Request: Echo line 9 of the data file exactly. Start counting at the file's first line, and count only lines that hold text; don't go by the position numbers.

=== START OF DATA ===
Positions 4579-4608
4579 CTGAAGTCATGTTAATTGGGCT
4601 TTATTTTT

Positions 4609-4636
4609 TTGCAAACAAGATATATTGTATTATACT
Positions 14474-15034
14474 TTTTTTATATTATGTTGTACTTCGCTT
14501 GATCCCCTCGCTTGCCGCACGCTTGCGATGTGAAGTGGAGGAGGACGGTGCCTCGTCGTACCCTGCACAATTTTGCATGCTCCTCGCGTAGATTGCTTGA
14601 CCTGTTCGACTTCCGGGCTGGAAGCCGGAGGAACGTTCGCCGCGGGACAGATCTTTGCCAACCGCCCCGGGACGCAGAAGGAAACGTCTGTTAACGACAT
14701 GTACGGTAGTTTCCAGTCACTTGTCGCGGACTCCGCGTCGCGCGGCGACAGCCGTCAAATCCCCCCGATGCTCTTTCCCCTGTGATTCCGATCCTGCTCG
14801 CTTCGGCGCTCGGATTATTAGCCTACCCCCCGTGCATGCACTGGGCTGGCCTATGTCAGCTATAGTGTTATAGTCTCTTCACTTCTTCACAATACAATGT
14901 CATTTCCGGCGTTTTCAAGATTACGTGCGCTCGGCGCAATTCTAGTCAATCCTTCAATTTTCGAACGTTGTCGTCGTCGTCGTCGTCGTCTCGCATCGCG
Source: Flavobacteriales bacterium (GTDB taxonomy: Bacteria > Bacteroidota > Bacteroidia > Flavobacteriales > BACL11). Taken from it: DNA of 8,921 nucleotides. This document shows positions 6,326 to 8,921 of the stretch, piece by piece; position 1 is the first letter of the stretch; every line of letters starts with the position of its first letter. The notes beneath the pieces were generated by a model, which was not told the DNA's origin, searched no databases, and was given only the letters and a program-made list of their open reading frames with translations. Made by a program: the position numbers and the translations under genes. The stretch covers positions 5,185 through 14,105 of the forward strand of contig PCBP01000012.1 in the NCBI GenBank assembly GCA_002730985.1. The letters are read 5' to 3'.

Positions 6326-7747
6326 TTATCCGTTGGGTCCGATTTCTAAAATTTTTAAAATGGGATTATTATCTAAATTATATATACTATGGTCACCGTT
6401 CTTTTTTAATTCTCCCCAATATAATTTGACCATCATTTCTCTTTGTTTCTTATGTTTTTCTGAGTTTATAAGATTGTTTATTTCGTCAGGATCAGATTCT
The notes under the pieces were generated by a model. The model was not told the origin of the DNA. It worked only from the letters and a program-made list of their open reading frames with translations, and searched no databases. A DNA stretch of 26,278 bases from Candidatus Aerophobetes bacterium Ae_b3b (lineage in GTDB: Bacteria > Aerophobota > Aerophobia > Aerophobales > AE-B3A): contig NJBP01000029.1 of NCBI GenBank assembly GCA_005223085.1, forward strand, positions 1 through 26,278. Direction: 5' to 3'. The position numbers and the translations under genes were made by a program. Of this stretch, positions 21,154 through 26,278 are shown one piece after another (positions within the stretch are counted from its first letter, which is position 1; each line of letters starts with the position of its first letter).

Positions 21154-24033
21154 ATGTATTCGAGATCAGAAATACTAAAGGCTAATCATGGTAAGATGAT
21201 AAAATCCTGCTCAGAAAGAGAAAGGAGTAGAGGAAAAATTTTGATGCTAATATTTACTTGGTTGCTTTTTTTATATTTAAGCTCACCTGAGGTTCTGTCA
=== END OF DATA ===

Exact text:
14601 CCTGTTCGACTTCCGGGCTGGAAGCCGGAGGAACGTTCGCCGCGGGACAGATCTTTGCCAACCGCCCCGGGACGCAGAAGGAAACGTCTGTTAACGACAT